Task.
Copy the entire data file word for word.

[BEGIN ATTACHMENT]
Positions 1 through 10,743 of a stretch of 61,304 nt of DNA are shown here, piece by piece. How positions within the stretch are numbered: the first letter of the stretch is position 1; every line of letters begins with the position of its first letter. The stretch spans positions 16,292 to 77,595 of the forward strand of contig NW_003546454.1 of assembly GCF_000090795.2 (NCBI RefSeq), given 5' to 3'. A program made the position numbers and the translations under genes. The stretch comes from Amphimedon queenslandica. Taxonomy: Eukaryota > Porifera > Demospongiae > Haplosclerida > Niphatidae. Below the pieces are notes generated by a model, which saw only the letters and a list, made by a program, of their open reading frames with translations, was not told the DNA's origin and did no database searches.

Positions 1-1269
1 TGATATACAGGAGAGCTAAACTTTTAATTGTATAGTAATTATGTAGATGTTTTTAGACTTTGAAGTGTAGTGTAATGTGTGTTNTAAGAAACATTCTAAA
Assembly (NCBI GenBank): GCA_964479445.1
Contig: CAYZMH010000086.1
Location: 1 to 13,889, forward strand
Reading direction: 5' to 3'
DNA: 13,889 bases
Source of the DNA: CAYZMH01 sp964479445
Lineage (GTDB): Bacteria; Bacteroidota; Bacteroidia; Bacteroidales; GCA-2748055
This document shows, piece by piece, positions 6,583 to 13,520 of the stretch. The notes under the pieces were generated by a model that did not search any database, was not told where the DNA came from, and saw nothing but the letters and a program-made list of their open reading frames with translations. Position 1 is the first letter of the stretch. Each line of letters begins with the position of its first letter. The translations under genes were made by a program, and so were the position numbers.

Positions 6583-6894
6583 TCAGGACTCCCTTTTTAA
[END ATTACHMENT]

Positions 1 through 10,743 of a stretch of 61,304 nt of DNA are shown here, piece by piece. How positions within the stretch are numbered: the first letter of the stretch is position 1; every line of letters begins with the position of its first letter. The stretch spans positions 16,292 to 77,595 of the forward strand of contig NW_003546454.1 of assembly GCF_000090795.2 (NCBI RefSeq), given 5' to 3'. A program made the position numbers and the translations under genes. The stretch comes from Amphimedon queenslandica. Taxonomy: Eukaryota > Porifera > Demospongiae > Haplosclerida > Niphatidae. Below the pieces are notes generated by a model, which saw only the letters and a list, made by a program, of their open reading frames with translations, was not told the DNA's origin and did no database searches.

Positions 1-1269
1 TGATATACAGGAGAGCTAAACTTTTAATTGTATAGTAATTATGTAGATGTTTTTAGACTTTGAAGTGTAGTGTAATGTGTGTTNTAAGAAACATTCTAAA
Assembly (NCBI GenBank): GCA_964479445.1
Contig: CAYZMH010000086.1
Location: 1 to 13,889, forward strand
Reading direction: 5' to 3'
DNA: 13,889 bases
Source of the DNA: CAYZMH01 sp964479445
Lineage (GTDB): Bacteria; Bacteroidota; Bacteroidia; Bacteroidales; GCA-2748055
This document shows, piece by piece, positions 6,583 to 13,520 of the stretch. The notes under the pieces were generated by a model that did not search any database, was not told where the DNA came from, and saw nothing but the letters and a program-made list of their open reading frames with translations. Position 1 is the first letter of the stretch. Each line of letters begins with the position of its first letter. The translations under genes were made by a program, and so were the position numbers.

Positions 6583-6894
6583 TCAGGACTCCCTTTTTAA